Moderate climates like the Midwest, Northeast, or East Coast are well suited to air-cooled generators. They rarely have temperatures over 100 degrees. The average to large home in these regions generally requires less than 20 kilowatts of power, even with multiple air-conditioners. A smaller, fuel efficient air-cooled generator with a power management option meets the requirements of the home and family.
Multiple heavy loads may add up to more power than an air-cooled generator can provide. Luxury class homes with three or more air conditioners often need the power offered by liquid-cooled generators.
The frequency of AC current is directly related to engine speed. An alternator with a single pair of N and S poles runs at 3600 RPM for a frequency 60 hertz. This is the typical speed of many generators that run on natural gas, gasoline, or propane. Many larger generators and diesel generators operate at 1800 RPM and have an alternator with two pairs of N and S poles. Lower noise and longer engine life results.
Liquid Cooled Portable Generator
Portable with regard generators usually means it is not permanently installed in a single location. Generators on a jobsite provide power for tools, equipment, and buildings without access to an electric utility service. This may include remote locations, mines, or sites where utility service is not yet available. A new commercial building site or highway construction project, for example. Some air-cooled portables can do the job, but extended use over long period requires a generator rated for a prime power application.
An air-cooled portable might be light enough to lift off the back of a pickup truck. The small inverter generators are easily carried by one person. Generators over 5000 watts can weigh over 150 pounds and are less portable for a single person. They come with wheel kits and lift hooks.
A 7000-watt air-cooled portable might weigh 175 to 250 pounds with an empty fuel tank. By comparison, a comparable liquid-cooled portable generator like the Kubota GL7000 Lowboy II weighs more than 500 pounds.
Towable Trailer Generator and Commercial Mobile Generator Models designed for vehicle or trailer mounting make up another type of liquid-cooled portable generator. Diesel fuel is a common choice for liquid-cooled portable generator engines. It’s easy to get and deliver directly to the generator fuel tank.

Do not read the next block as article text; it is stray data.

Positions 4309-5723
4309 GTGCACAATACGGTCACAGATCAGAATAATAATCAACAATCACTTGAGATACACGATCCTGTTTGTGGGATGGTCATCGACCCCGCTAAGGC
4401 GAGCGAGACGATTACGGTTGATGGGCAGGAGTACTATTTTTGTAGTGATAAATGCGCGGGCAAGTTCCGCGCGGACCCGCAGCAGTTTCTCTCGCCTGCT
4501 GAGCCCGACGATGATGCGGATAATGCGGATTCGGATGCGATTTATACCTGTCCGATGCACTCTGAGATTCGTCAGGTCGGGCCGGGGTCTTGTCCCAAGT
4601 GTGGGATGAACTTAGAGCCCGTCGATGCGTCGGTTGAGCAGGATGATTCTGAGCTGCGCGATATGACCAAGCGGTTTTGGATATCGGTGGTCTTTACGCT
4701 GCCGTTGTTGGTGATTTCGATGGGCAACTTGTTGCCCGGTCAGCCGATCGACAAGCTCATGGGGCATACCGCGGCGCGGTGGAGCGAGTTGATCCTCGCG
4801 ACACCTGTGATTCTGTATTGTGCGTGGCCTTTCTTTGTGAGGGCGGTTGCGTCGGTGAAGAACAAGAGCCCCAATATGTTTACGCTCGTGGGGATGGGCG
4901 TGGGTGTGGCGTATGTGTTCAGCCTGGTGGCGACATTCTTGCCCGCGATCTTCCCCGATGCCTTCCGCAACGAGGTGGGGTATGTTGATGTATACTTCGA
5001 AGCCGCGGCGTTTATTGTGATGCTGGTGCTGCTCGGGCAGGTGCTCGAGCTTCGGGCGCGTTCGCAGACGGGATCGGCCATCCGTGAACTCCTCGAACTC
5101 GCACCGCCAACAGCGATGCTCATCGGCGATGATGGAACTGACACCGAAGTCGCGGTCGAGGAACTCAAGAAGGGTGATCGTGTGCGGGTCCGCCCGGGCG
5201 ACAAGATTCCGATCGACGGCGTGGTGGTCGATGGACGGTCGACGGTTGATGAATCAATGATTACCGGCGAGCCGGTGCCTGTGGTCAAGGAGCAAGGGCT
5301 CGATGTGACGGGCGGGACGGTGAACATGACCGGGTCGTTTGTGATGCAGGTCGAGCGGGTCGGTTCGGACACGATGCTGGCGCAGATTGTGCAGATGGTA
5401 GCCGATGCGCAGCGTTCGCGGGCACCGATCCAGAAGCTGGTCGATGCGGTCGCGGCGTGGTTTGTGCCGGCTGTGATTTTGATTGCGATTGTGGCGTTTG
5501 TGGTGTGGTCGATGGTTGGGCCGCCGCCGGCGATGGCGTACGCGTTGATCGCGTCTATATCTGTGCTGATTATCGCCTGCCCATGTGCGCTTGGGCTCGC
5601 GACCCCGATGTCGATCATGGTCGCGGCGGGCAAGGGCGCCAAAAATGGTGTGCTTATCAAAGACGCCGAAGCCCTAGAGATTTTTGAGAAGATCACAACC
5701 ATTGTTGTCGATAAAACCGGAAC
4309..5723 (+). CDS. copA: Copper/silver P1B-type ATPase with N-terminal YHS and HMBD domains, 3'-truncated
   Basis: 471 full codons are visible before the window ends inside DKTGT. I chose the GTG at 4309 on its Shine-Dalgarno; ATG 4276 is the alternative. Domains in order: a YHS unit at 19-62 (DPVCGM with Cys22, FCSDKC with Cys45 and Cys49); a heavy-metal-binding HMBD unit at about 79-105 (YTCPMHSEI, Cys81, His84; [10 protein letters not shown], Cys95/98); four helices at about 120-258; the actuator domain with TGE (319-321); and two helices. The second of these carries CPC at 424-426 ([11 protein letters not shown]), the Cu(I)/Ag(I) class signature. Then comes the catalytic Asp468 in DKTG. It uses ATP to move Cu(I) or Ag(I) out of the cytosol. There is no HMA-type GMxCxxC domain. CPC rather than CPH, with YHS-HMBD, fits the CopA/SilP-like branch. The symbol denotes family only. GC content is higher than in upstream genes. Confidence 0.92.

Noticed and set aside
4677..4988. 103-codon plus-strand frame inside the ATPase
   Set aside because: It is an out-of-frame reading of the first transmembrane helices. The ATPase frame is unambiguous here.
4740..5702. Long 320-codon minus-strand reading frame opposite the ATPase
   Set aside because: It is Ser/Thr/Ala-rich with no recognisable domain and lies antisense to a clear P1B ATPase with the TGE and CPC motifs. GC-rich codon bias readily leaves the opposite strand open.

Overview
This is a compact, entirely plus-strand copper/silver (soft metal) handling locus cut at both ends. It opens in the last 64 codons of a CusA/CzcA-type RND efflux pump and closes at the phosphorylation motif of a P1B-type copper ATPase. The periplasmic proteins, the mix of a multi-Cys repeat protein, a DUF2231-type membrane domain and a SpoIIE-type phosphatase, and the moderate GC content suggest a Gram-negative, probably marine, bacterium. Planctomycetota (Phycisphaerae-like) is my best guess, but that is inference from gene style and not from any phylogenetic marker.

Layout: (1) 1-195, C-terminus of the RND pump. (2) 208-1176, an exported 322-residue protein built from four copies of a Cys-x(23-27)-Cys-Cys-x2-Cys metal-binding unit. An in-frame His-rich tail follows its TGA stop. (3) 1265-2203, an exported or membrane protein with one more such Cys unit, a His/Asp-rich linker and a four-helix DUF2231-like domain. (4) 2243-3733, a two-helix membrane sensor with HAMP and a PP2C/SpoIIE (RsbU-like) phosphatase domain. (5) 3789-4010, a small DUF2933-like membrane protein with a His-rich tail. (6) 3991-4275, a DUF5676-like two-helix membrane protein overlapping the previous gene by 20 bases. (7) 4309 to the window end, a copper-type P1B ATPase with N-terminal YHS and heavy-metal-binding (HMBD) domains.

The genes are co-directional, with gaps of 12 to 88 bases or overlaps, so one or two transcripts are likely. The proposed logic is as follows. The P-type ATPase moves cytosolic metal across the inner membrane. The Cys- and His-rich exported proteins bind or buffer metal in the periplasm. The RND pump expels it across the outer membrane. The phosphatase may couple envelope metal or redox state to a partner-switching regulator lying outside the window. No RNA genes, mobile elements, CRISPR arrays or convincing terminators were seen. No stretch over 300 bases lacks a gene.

Liquid-Cooled Portable or Air-Cooled?
If you’re running power tools like saws and a small air compressor, or charging batteries for power tools, a portable generator is all you really need, even in climates where it gets hot. Do the maintenance on schedule, especially oil changes, and the generator will last for years.
Power for bigger tools or equipment, jobsite buildings, and heavy-duty motors probably needs the power from a liquid-cooled portable generator rated for prime power. They still require on-time maintenance and will perform better under heavy-load in a hot climate for days at a time.
Liquid Cooled Standby Generator
Any application that requires more than 18kW to 20kW generator capacity will probably require a liquid-cooled generator. Kohler manufactures air-cooled generators that can operate in parallel for specialized applications.
Commercial applications including office buildings, restaurants, retail, light manufacturing, agriculture, and warehouses can all benefit from a liquid-cooled standby generator. The short story is that losses from a power outage lasting more than an hour or two make the investment in a standby generator worth the cost. Businesses have power requirements far above that of the average home.
Reliability and full power are important. A business can’t shut down on refrigeration unit to let another run or turn off power to the registers while the gas pumps stay on. Outdoor temperatures in the triple digits means the air conditioners run constantly. Some compromises may be acceptable, but for close to normal operation the business must have the power it needs.
A liquid-cooled standby generator can handle the heat and provide the necessary power for the business to stay open.